Editor's Note: Frida Ghitis, a former CNN producer and correspondent, is a world affairs columnist. She is a frequent opinion contributor to CNN and The Washington Post and a columnist for World Politics Review. The opinions expressed in this commentary are her own.
(CNN) - All the televisions in the Amsterdam airport lounge, as I write this, are tuned to news of the bombing in Syria unleashed by the United States and its allies.
One monitor glows with nighttime video of a light streaking across the Damascus sky; others show analysts and reporters, live from Syria, Russia, Washington, London. There's video of President Donald Trump on Friday evening, announcing that the United States and its closest allies decided to strike in response to the suspected chemical weapons attack last week in Douma, near Damascus, which Washington and its allies are convinced Syrian President Bashar al-Assad ordered. "These are not the actions of a man; they are crimes of a monster instead," Trump said gravely. But nobody in the airport is watching.
Syria news is everywhere, except on people's minds. The passengers, sitting in the crowded lounge's wide brown chairs, are checking their email, streaming movies on their laptops, gazing absentmindedly at the airplanes on the tarmac. Not one among them appears interested in Syria. It seems no one thinks this nighttime assault signifies much in a war that has been raging for seven years. Perhaps they don't think this war matters.
It's just another moment in a conflict that has, in fact, changed the world, but has done so indirectly. In addition to destroying Syria, displacing millions and killing hundreds of thousands, the Syrian war has transformed much of the planet more profoundly and in more ways than most people realize. The fact is the war in Syria has affected lives around the world -- not only in the Middle East but also in the United States and here in the Netherlands, as in rest of Europe.
The West's largely hands-off approach created a vacuum that Russia eagerly filled, adding to Iran's strength and alarming Tehran's Arab foes, stoking regional rivalries, and wars.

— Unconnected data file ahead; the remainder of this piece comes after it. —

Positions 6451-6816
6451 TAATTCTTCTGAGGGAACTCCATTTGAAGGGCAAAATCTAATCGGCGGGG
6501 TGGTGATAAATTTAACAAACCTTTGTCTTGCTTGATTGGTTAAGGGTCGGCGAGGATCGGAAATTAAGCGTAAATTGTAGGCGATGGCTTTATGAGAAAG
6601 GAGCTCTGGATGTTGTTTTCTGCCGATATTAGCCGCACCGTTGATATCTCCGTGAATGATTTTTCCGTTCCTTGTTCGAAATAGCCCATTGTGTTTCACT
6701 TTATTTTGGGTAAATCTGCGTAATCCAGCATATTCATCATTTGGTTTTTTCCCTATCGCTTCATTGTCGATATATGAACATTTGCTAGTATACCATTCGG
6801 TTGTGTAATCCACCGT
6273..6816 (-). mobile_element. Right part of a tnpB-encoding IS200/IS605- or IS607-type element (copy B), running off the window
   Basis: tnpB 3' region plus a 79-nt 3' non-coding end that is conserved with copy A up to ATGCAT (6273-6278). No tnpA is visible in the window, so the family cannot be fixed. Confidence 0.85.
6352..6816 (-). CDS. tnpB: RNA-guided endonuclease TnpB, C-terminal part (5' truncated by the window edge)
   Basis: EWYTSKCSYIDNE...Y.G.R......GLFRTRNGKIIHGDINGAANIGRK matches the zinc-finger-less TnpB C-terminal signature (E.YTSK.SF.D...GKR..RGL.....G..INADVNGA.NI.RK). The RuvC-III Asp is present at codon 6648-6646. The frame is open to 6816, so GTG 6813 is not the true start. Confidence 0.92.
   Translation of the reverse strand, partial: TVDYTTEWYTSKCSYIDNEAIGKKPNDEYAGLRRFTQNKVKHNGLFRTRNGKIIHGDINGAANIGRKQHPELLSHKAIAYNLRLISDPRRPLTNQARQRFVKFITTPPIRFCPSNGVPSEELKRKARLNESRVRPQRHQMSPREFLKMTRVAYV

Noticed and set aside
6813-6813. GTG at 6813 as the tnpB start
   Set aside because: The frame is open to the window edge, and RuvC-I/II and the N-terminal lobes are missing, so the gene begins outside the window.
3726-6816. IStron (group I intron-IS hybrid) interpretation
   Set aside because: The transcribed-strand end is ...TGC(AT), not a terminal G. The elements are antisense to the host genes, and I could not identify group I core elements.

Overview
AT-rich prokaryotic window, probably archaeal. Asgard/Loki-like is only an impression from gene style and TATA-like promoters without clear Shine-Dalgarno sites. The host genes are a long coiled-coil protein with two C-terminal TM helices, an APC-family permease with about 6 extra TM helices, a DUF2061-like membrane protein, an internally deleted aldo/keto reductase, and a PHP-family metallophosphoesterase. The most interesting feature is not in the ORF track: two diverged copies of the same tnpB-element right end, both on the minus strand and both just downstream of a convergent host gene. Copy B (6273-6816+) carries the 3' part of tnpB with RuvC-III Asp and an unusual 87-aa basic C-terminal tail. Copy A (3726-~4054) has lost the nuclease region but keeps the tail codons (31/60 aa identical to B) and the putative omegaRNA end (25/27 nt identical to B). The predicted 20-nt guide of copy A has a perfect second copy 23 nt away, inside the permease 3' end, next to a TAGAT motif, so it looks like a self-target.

In the West, the images of fleeing Syrian refugees helped empower nationalist politicians from Hungary to the United States, propelling a global trend toward authoritarianism. The multiple conflicts -- diplomatic, political, military -- have contributed to a growing turmoil in global politics, even as the incorrect impression that Syria doesn't matter prevails. Even in Europe, that sentiment seems powerful enough to have so far smothered the instinctive reaction of popular fury that seems to spring to life whenever the United States flexes its military muscle.
It's different this time, of course. This is not George W. Bush going into Iraq. It's not even Barack Obama studiously pondering the pros and cons of action. This is Donald Trump, a man some here now say is so disconcerting and disturbing, they have started trying to ignore his rants.
This time, for a change, he looked serious, thoughtful and calm when announcing military action in Syria in his televised address. It was in sharp contrast with his Twitter rants of the previous days, even the previous hours, when he unleashed a stream of invective, wielding keyboard weaponry, exclamation points, all-caps, multi-tweet attacks, to lash out against James Comey, Assad, Russia and others. It was a gruesome spectacle, and further evidence of the damage his chaotic presidency is doing to America and the world on multiple levels.
By the time the attack finally came, the chaos in the White House and Trump's legal and political problems made it inevitable to think about the phenomenon once known as the "Wag the Dog" effect, using military action to distract and build popular support by stoking patriotic sentiment for personal political benefit.
In this case, Trump's use of force a year ago after Assad used chemical weapons lends some credibility to the latest action, suggesting it is motivated by the US leader's visceral response to the images of the Douma attack, and his determination to define himself as the opposite of Obama. And Obama's greatest failing was not enforcing his own "red line" against Assad's use of chemical weapons. In reality, Trump's action looks in many ways Obamian: measured, splitting the middle, and despite the bravado, hesitant.
Trump's latest strikes are not about Syria. They do nothing to change the equation in that malignant conflict. They are an effort to put the genie of chemical weapons back in the bottle. That in itself is a worthy goal, and one wishes Obama had acted on when he had the opportunity.
But Trump's Syrian policy remains a muddle. Barely two weeks ago he announced he wants the small but important US contingent out. A few days later he was threatening to attack, and then he did.
After all the tweets, all the bombs, all the speeches, no one is sure what exactly he has in mind. In the meantime, the Syrian war remains as radioactive as ever. It may well spawn a war between Iran and Israel. It is adding to tensions between Moscow and Washington and between Riyadh and Tehran.
The latest bombing may change nothing. It didn't seem to change the public's apathy. But it will continue to reverberate in our lives, indirectly, but not subtly.